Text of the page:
Gradient Patterns of Age-Related Diffusivity Changes in Cerebral White Matter

Jasmina Boban, Majda M. Thurnher, Nikola Boban, Meng Law, Neda Jahanshad, Talia M. Nir, Dajana F. Lendak, Dusko Kozic

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The current concept of brain aging proposes three gradient patterns of changes in white matter that occur during healthy brain aging: antero-posterior, supero-inferior, and the myelodegeneration-retrogenesis (or the “last-in-first-out”) concept. The aim of this study was to correlate white matter diffusivity measures (fractional anisotropy-FA, mean diffusivity-MD, radial diffusivity-RD, and axial diffusivity-AD) in healthy volunteers with chronological age and education level, in order to potentially incorporate the findings with proposed patterns of physiological brain aging. The study was performed on 75 healthy participants of both sexes, with an average age of 37.32 ± 11.91 years underwent brain magnetic resonance imaging (MRI) with diffusion tensor imaging (DTI). DTI was performed using tract-based spatial statistics (TBSS), with the analysis of four parameters: FA, MD, RD, and AD. Skeletonized measures were averaged in 29 regions of interest in white matter. Correlations between age and DTI measures and between education-level and DTI measures were performed using Pearson's correlation test. To correct for multiple comparisons, we applied a Bonferroni correction to the p-values. Significance was set at p ≤ 0.001. A significant negative correlation of FA with age was observed in posterior thalamic radiation (PTR) (p< 0.001). A significant positive correlation between age and MD was observed in sagittal stratum (SS) (p< 0.001), between age and RD in PTR, SS, and retrolenticular internal capsule (p< 0.001), and between age and AD in the body of the corpus callosum (p< 0.001). There were no significant correlations of DTI parameters with educational level. According to our study, RD showed the richest correlations with age, out of all DTI metrics. FA, MD, and RD showed significant changes in the diffusivity of projection fibers, while AD presented diffusivity changes in the commissural fibers. The observed heterogeneity in diffusivity changes across the brain cannot be explained by a single aging gradient pattern, since it seems that different patterns of degradation are true for different fiber tracts that no currently available theory can globally explain age-related changes in the brain. Additional factors, such as the effect of somatosensory decline, should be included as one of the important covariables to the existing patterns.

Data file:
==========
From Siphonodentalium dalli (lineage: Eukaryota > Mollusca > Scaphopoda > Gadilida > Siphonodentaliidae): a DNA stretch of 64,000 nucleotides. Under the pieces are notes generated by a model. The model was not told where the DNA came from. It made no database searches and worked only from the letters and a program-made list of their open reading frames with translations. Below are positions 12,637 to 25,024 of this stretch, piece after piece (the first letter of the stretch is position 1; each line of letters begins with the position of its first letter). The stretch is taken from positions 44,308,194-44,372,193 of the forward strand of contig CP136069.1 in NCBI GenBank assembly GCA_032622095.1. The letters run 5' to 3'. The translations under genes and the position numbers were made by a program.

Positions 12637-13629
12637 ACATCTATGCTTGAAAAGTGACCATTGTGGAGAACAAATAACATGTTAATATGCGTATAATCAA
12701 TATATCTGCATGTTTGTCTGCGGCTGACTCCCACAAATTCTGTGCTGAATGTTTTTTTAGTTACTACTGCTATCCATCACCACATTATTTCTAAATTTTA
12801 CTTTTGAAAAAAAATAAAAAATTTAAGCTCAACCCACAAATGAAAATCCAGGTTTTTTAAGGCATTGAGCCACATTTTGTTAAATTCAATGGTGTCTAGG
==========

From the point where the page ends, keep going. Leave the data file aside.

Original languageEnglish
Article number870909
Number of pages14
JournalFrontiers in Neurology
Publication statusPublished - 2 Jun 2022


  • brain aging
  • diffusion-tensor imaging
  • magnetic resonance imaging
  • pattern
  • physiological brain aging

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